Partners: Dr. Giovanni Fiorito (University of Sassari)


  • RAD Precise – Personalized radiotherapy: incorporating cellular response to irradiation in personalized treatment planning to minimize radiation toxicity (WP Partner of INT)
    Goals: The aim of this collaborative translational project is to personalize radiotherapy (RT) treatment for cancer patients by incorporating information from improved predictive models for RT-induced toxicity based on data from multiple biomarkers of individual radiosensitivity into treatment planning systems (TPS). The goal is to tailor RT at the individual patient level by minimizing toxicity while maximizing tumour control.
    The project exploits a prospective patient cohort established in the REQUITE project (, with breast and prostate cancer patients and standardized collection of clinical, dosimetric and toxicity data, biobank and a minimum of two years follow-up. RADprecise take advantage of parametric models and machine learning to integrate the new biological data as well as already available genomics data to develop prediction models for RT-related adverse effects, which will be validated in an independent sample. Algorithms will be integrated into planning systems for biologically extended TPS. Health economics analyses will be conducted.
    The project is interdisciplinary, including leading clinical scientists from academia and health research, Small & Medium Enterprises as well as patient advocates. Most collaborators have already cooperated on related topics, which provide the basis for RADprecise to take biological optimisation into the clinic.
    Partners: Dr. Tiziana Rancati – PI (Istituto Nazionale dei Tumori), Dr. Alessandro Cicchetto, Prof. Paolo Zunino, Prof. Andrea Manzoni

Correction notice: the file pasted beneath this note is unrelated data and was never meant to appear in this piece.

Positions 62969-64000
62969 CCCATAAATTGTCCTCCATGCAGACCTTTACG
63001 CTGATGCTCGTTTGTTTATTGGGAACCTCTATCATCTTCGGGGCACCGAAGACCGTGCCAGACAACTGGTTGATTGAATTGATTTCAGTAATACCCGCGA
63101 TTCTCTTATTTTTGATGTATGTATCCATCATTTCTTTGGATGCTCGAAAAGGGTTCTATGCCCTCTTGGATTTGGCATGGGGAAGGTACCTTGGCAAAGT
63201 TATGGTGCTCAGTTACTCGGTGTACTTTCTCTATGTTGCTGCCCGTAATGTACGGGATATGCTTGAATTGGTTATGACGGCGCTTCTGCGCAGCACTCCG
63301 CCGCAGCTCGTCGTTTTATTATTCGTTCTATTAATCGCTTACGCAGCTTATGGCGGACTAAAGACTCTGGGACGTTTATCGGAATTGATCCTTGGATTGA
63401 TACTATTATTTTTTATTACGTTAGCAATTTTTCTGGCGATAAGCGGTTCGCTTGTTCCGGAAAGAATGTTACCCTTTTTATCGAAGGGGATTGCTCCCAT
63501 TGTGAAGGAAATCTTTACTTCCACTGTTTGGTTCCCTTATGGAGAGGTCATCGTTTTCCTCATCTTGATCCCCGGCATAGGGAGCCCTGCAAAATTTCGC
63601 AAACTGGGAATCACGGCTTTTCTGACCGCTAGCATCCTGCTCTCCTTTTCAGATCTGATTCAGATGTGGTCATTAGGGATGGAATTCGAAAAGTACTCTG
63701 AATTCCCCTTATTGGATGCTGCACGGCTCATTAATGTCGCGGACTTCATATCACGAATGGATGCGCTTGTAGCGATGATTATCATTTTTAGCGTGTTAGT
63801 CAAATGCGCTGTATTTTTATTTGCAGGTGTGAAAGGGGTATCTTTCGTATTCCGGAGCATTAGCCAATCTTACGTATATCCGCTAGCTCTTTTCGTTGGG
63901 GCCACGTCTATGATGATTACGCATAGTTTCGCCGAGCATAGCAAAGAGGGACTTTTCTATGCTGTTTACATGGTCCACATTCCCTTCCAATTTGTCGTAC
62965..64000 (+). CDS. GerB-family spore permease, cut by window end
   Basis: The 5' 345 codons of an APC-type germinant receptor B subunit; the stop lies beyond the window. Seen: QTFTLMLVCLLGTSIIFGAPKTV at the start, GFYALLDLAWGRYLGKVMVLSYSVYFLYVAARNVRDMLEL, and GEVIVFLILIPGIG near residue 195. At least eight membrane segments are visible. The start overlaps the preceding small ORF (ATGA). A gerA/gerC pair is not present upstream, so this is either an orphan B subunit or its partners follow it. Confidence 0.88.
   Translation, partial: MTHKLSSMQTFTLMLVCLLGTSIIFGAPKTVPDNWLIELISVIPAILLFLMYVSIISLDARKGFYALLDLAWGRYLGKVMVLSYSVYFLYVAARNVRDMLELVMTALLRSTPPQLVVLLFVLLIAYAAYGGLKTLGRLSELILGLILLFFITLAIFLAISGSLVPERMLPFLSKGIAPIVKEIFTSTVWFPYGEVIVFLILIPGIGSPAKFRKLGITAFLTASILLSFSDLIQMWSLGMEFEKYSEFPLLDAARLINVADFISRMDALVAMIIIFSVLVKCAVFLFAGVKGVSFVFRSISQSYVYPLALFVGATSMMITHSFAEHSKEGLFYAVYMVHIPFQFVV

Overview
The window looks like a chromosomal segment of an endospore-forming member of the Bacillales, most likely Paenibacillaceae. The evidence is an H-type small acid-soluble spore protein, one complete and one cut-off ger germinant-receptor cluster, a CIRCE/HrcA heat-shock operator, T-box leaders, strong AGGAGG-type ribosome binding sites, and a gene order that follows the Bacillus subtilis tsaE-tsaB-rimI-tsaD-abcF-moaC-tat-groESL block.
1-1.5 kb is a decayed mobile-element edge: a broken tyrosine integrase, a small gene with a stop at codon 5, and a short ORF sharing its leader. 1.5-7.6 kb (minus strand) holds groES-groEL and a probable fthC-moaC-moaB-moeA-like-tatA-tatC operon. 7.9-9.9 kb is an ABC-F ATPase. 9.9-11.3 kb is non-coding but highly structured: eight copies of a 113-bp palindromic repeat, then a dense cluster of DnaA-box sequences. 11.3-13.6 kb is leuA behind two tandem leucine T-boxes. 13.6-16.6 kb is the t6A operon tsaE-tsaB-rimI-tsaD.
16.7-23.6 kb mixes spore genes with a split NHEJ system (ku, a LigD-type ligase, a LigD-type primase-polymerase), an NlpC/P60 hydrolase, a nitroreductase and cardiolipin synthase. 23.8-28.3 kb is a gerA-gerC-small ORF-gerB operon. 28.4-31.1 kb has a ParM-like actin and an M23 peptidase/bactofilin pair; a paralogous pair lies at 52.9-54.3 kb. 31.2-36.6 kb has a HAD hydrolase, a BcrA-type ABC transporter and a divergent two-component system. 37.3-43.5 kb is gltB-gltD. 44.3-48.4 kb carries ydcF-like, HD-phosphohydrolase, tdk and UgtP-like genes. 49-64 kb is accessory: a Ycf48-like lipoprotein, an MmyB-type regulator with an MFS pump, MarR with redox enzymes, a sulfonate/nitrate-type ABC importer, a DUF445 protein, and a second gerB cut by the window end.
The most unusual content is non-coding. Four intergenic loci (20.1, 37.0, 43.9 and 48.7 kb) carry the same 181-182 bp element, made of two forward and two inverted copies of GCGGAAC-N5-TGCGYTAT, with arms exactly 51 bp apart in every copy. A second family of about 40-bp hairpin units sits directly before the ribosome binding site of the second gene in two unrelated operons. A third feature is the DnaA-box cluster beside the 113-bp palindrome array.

• Polygenic Risk Scoring for Radiotherapy-induced Late Toxicity
    Goals: To identify the effect of single nucleotide polymorphism (SNP) interactions on the risk of toxicity following radiotherapy for prostate cancer and propose a new method for polygenic risk score incorporating SNP-SNP interactions (PRSi).
    Partners: Dr. Tiziana Rancati – PI (Istituto Nazionale dei Tumori), Prof. Paolo Zunino, Prof. Andrea Manzoni


  • Impact of Host Genome on COVID-19 clinical variability (partnership of University of Siena)

    Goals: Our contribution to the project is the development of a Differential Network-based algorithm to characterize COVID-19 patients with severe outcomes and identify the genetic variants’ interaction patterns that differentiate this population from the rest of the patients. Moreover, the algorithm will allow us to further investigate these individuals by identifying the differential sets of variants significantly associated to the organ damages these severe cases suffered in acute phase, providing an additional stratification of variants and their roles in determining the phenotype.
    Partners: Prof. Alessandra Renieri – PI, Dr. Chiara Fallerini (University of Siena)


People involved:

  • Prof. Francesca Ieva
  • Prof. Anna Paganoni
  • Dr. Chiara Masci
  • Dr. Andrea Cappozzo
  • Dr. Lara Cavinato
  • Dr. Michela Massi
  • Dr. Nicola Rares-Franco